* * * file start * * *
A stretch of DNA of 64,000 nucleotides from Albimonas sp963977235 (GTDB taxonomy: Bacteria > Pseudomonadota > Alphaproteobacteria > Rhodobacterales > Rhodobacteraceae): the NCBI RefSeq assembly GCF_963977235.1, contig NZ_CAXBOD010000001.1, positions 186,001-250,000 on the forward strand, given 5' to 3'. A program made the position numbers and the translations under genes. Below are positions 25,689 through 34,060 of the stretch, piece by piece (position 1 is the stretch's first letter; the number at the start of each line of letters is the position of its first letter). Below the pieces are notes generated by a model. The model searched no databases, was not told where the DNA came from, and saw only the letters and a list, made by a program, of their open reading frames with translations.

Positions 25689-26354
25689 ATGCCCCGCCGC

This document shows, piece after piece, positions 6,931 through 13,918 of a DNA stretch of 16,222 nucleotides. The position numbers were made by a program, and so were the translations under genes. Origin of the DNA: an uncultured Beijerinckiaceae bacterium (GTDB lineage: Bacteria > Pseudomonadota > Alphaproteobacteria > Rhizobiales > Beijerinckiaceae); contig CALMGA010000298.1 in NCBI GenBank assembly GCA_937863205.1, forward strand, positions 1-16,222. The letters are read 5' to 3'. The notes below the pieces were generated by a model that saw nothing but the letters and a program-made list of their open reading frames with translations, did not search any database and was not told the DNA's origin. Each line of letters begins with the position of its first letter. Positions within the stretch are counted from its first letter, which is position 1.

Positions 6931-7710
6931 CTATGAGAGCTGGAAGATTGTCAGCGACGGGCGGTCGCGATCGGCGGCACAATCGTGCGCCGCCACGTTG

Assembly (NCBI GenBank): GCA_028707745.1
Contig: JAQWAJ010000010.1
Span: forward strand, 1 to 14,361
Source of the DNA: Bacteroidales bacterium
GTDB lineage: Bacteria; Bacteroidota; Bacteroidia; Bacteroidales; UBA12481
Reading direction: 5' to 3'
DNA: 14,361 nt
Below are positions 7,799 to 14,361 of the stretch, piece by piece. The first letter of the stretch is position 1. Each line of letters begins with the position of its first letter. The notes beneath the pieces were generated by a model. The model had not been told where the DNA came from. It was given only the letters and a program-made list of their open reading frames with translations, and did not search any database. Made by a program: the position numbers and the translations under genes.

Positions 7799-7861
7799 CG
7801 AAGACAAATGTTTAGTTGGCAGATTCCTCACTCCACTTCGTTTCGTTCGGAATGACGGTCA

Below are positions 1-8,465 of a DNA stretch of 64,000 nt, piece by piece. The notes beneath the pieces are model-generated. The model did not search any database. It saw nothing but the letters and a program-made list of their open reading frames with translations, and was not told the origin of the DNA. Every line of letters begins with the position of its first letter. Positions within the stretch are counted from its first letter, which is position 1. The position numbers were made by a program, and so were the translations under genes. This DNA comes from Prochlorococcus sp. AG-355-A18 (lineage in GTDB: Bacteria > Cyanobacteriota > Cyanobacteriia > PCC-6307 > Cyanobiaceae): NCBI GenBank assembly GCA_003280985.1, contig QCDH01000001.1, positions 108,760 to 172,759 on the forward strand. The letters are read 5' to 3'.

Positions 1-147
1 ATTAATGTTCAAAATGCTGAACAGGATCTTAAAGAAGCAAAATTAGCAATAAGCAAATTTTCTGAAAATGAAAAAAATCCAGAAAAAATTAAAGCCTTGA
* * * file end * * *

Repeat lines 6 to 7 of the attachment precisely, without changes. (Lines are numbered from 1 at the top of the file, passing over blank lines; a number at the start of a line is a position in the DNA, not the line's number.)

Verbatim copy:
6931 CTATGAGAGCTGGAAGATTGTCAGCGACGGGCGGTCGCGATCGGCGGCACAATCGTGCGCCGCCACGTTG

Assembly (NCBI GenBank): GCA_028707745.1